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Old 02-23-2019, 05:52 PM   #21
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The machines do exactly what they think they should I would agree, but the what they read is greatly influenced by the operator setup as you mention, base calibration frequency and accuracy, and just the inherent design of how they work. Perhaps in a Nascar shop that is spotless, on and exactly true all the time rack, with perfectly true wheel perimeters, the results would be OK with a very skilled tech or engineer, but in the real world that just doesn't happen. Add to that the fact that they sell these machines as fast and easy, with .xx angle accuracy that way leads to many less than skilled operators who also aren't given enough time to do it right.

I am going to do a much more accurate check of how well the turntables do at allowing toe and camber settings without rolling. The quick check I did when I got the tables, under poor conditions seemed to show that the camber moved OK with tables and didn't change when rolled a bit on them, but I didn't test the toe for the same. I did find that even with bouncing, on the tables, you have to do it exactly the same each time to get the same result. If it stops going up one time and down the next, things change.

The good is that if you have a flat place on the driveway setup, you can set toe and camber without having the vehicle on the tables, which gives you very much better ability to drive it around the block and recheck again after it gets a true settling. Caster won't change much from a drive of very small toe or camber change, so I don't think you would even have to put it back on the tables at the end, if the caster was good before you took it off the tables. My guess is that at a certain point in the repeatability, you would get to a point of where even stuff like the shocks being warm or cold could be making the settings move enough to see.
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Old 08-30-2019, 09:52 PM   #22
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I figured I would bring this back up as today I did an alignment check on my Buick Roadmaster wagon, which is very similar to our vans in construction. I used the recently acquired bubble gauge, turntables, adapters, and modified cheapo toe gauge.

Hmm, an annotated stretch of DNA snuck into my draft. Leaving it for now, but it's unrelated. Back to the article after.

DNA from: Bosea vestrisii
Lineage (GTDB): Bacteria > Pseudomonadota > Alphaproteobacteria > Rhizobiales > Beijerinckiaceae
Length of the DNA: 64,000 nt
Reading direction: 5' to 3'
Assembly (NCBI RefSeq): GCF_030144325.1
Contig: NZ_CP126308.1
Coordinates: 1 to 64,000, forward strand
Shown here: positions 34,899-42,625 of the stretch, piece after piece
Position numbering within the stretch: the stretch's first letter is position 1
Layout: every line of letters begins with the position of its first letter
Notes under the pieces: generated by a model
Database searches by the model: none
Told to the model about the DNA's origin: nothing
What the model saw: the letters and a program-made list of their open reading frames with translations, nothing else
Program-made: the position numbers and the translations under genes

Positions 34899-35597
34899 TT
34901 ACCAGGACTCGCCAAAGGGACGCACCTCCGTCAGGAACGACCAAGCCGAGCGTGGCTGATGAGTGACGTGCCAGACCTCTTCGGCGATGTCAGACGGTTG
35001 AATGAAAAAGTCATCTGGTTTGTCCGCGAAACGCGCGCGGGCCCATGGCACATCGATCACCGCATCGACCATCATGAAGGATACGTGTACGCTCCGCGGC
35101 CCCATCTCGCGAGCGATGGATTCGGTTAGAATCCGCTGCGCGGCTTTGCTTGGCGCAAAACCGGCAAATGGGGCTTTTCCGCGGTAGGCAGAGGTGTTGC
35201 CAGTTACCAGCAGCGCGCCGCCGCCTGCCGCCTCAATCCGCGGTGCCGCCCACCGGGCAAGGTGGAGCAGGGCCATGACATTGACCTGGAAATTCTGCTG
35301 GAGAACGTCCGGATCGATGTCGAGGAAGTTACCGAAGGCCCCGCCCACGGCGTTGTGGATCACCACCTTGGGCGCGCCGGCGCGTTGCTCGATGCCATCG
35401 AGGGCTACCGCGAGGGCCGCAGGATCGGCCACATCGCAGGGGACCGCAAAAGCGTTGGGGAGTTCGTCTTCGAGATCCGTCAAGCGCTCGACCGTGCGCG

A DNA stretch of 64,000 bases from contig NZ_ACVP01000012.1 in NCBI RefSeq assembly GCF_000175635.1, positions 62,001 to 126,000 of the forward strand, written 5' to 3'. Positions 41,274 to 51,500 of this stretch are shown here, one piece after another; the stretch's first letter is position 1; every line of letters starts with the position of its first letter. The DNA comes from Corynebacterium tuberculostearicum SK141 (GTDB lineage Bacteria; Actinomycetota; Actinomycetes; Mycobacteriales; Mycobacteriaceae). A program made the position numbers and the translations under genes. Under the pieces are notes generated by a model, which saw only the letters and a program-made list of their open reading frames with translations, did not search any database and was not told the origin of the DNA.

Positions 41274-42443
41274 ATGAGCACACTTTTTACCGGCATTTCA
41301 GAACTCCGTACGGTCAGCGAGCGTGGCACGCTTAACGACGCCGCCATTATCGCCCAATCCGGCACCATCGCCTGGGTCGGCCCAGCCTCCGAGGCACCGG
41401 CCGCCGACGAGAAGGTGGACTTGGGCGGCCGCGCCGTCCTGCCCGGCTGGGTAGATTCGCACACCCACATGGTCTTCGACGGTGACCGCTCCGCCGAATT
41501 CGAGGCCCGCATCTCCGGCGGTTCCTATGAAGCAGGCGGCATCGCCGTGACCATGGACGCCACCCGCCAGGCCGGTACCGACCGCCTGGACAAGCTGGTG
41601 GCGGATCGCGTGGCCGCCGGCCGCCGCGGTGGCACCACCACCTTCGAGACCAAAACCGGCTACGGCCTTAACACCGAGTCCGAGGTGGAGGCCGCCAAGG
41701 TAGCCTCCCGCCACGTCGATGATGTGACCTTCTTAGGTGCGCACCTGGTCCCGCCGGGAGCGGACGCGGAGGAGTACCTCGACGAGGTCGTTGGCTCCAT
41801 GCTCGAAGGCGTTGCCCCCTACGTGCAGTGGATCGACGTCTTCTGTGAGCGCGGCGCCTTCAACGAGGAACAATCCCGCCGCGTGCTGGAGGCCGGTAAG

Bottom line is that the results look good, and repeated measurements showed good repeatability, which is most important. Numbers were close to last computer check, except for camber which was somewhat different. I think repeatability of the home system is within 18* and 1/8" toe, so I am OK with that.


The results match what I would expect from how it drives, so add to believeability.



Points of interest are that good turntable with enough travel (I had to modify mine) really make this whole thing easy. Bubble gauges need calibration check and compensation when used for max accuracy. A spring loaded tire scriber is nearly essential for toe checking.


Bottom line is that doing alignments at home is not all that hard to do, and IMO at least as accurate and more repeatable than the computer ones we have been seeing lately.


I have pics and would normally write up a report and procedure to post, but with the current issues going on with the forum I just don't want to spend half a day putting it all together, just to get the thread garbaged up with extraneous personal agenda and contrarian junk by those that don't seem to care about data or facts or improving the knowledge base.


If anyone has any questions, I will be happy to answer them either in this thread or by PM, as I think this is a viable option for those that are able and want to do the effort themselves.
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Old 08-31-2019, 03:08 PM   #23
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I'm positive that it would be too much for me to do at home but still very good to know that it is doable.


If no changes except tire wear and typical road use, how often should an alignment be done? Would you base it on miles or when you feel handling can be improved? Or both?